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Ch.26. Caregiver Meltdown.


Ch.26. Caregiver Meltdown.

            I am writing this piece almost exactly 24 hours after I had a gigantic, ugly, scary meltdown. Things hadn’t been going well between Pat and myself over the last several days. I felt she was regularly criticizing me over trivial issues. She said I was being oversensitive and misreading her remarks. I’d become frustrated many times during this period but only said anything a few times. When I did say something it only seemed to make things worse. Previously satisfying times together, such as our morning shower, were becoming increasingly uncomfortable and anxiety producing. Rather than really trying to figure out what was going wrong, I started avoiding Pat. I didn’t talk with her or anyone else about my increasing frustration.

            I was beginning to make supper when Pat told me she was going outside for a while. That was ok. But when I stepped outside to call her for dinner, I found myself staring at our quarter horse Lakota. Big Lakota. Lakota untethered. He was standing near Pat, who was looking remarkably unconcerned about Lakota’s presence or her safety.

            I held myself in check for one question. “How did he get out?” I asked. “Oh, I let him out,” Pat replied. And that’s when I blew.

            “Why the f… did you do that? “;  “How the F… will we get him back in?” “F…F….F….” My vocabulary was whittled down to one word in barely ten seconds.

Pat cried. She defended herself. She yelled a little, but she didn’t swear. Meanwhile, I got a rope and convinced Lakota, who was too busy eating sunflower seeds to concern himself with our argument, to walk back into his fenced field. And about then is when I started to feel like an idiot. If only I had stayed calm, I could have taken Lakota back to his field without incident. I had managed to convert a “3” on the problem scale into a “10.”

            An addictions counselor named Sondra Smalley used the term “tolerance break” to describe moments like this. Tolerance breaks occur when a caregiver ignores his or her feelings, wants and needs too long in the name of caring for another. The ensuing meltdown may take many forms: depression, anxiety, apathy, etc. My tolerance break took the form of very loud, angry swearing.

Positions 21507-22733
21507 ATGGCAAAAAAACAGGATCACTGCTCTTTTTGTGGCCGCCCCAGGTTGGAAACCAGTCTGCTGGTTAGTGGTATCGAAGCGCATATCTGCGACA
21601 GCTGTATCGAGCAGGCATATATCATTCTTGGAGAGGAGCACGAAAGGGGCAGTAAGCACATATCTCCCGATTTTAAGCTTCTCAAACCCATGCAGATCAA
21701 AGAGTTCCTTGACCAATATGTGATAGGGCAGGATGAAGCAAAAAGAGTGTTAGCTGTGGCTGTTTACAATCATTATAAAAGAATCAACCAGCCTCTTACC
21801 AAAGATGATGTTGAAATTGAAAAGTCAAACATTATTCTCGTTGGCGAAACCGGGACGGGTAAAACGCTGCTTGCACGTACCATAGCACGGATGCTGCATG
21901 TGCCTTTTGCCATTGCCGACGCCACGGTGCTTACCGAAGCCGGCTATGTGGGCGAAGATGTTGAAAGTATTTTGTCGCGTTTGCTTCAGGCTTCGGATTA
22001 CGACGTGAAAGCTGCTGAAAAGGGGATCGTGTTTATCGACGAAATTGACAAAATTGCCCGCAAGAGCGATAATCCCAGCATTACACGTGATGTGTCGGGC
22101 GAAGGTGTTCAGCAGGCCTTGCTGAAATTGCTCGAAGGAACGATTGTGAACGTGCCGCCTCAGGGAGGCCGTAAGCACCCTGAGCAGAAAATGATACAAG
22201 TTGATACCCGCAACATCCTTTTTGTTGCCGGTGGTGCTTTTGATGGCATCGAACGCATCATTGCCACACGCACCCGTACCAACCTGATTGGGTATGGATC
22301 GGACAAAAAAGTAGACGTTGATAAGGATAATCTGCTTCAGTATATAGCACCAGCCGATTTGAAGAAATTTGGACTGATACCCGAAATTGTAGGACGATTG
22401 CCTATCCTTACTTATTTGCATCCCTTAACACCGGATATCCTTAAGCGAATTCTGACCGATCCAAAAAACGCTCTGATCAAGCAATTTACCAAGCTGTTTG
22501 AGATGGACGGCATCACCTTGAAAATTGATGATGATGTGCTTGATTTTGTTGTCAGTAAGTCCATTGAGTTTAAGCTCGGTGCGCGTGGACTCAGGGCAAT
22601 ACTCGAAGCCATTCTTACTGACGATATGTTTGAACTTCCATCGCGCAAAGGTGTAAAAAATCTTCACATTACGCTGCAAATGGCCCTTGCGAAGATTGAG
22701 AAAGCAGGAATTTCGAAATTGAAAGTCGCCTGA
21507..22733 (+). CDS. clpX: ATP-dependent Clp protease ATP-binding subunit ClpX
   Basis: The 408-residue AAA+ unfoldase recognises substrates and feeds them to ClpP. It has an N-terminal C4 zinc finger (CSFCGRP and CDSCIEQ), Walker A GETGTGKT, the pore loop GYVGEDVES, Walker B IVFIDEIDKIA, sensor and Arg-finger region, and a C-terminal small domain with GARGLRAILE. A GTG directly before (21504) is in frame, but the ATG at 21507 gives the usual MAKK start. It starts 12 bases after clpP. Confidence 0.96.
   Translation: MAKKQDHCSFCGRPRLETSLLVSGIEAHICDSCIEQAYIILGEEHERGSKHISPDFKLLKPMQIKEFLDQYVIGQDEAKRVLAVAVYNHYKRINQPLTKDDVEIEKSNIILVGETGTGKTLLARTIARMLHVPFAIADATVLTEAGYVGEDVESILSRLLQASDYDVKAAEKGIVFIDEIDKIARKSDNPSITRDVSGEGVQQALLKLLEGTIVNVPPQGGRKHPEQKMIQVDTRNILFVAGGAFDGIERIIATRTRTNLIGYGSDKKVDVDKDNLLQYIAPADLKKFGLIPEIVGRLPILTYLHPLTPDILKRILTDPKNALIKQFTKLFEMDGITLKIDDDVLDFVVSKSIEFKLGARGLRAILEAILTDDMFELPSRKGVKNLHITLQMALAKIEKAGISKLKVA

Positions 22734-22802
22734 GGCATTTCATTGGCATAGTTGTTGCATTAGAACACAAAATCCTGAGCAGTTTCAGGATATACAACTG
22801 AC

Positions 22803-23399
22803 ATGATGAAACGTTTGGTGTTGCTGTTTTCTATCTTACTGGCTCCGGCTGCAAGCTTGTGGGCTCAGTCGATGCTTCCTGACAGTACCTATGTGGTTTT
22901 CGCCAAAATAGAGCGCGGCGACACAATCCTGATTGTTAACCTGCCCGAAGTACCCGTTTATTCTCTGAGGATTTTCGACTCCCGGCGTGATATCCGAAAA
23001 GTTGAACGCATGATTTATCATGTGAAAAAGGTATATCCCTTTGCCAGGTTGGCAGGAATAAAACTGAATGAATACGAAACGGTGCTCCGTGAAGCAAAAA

I want to give Pat credit here. Not only did she stay relatively calm during my meltdown but later that evening she helped me process what had happened. She also encouraged me to call my brother Don so I could arrange for him to be my support person when I feel upset or emotionally drained. Additionally, I am contacting my children to arrange a weekend getaway for myself soon. My hope is to have learned enough from this meltdown to prevent another one in the future.

 

Pat’s comments on Caregiver’s Meltdown:

 Ron has become more critical of me lately, and has had some

tolerance breaks, that have included meanness which hasn’t let up right away.

            I felt awful during Ron’s meltdown, yelling and swearing at me. Otherwise, if we could figure out how to master the strong reactions that came out here, I would be fine with his being here and staying here and being my husband. I married him without meltdowns. They’ve been few and far between. We get over arguments quickly in general. That doesn’t worry me. But this meltdown has me worried. I’M BEGINNING TO FEEL MORE FRIGHTENED THAT HE IS ON HIS WAY OUT.

If taking a weekend off means having our kids or someone else taking care of me, that disturbs me. I want to be trusted and I think I am trustable. Ron always says it’s about safety, but he has yet to show me in a lot of clear ways that it is about safety. If Ron or somebody else has to be here you’re not talking safety. You’re talking guardianship. That’s part of what is freaking me out. I want to be Ron’s wife, not him be my guardian. And I think with some additional teaching I could be a good guardian of my safety, but I don’t always get educated in that way yet.

I believe I could get along here at home on my own. Some of the time we each have to be able to be independently safe.